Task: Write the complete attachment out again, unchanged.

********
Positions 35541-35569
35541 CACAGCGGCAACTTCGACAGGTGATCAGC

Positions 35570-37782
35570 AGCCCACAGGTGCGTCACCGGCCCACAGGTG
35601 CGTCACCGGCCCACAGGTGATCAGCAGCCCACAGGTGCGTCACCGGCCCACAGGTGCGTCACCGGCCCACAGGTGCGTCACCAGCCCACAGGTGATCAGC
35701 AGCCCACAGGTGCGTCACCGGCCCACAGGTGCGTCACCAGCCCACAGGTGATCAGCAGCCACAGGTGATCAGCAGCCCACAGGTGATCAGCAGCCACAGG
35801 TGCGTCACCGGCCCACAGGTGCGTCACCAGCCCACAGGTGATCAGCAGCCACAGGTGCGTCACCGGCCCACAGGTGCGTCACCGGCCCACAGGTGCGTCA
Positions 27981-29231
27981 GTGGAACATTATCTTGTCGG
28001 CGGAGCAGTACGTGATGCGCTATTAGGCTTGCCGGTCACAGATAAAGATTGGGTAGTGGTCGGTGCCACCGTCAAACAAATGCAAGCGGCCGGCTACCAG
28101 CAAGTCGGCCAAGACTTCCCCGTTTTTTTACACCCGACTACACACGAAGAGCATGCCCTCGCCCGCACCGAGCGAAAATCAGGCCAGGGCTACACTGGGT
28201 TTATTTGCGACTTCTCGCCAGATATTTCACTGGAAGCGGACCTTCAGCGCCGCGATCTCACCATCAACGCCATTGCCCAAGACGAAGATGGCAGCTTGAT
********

Positions 35541-35569
35541 CACAGCGGCAACTTCGACAGGTGATCAGC

Positions 35570-37782
35570 AGCCCACAGGTGCGTCACCGGCCCACAGGTG
35601 CGTCACCGGCCCACAGGTGATCAGCAGCCCACAGGTGCGTCACCGGCCCACAGGTGCGTCACCGGCCCACAGGTGCGTCACCAGCCCACAGGTGATCAGC
35701 AGCCCACAGGTGCGTCACCGGCCCACAGGTGCGTCACCAGCCCACAGGTGATCAGCAGCCACAGGTGATCAGCAGCCCACAGGTGATCAGCAGCCACAGG
35801 TGCGTCACCGGCCCACAGGTGCGTCACCAGCCCACAGGTGATCAGCAGCCACAGGTGCGTCACCGGCCCACAGGTGCGTCACCGGCCCACAGGTGCGTCA
Positions 27981-29231
27981 GTGGAACATTATCTTGTCGG
28001 CGGAGCAGTACGTGATGCGCTATTAGGCTTGCCGGTCACAGATAAAGATTGGGTAGTGGTCGGTGCCACCGTCAAACAAATGCAAGCGGCCGGCTACCAG
28101 CAAGTCGGCCAAGACTTCCCCGTTTTTTTACACCCGACTACACACGAAGAGCATGCCCTCGCCCGCACCGAGCGAAAATCAGGCCAGGGCTACACTGGGT
28201 TTATTTGCGACTTCTCGCCAGATATTTCACTGGAAGCGGACCTTCAGCGCCGCGATCTCACCATCAACGCCATTGCCCAAGACGAAGATGGCAGCTTGAT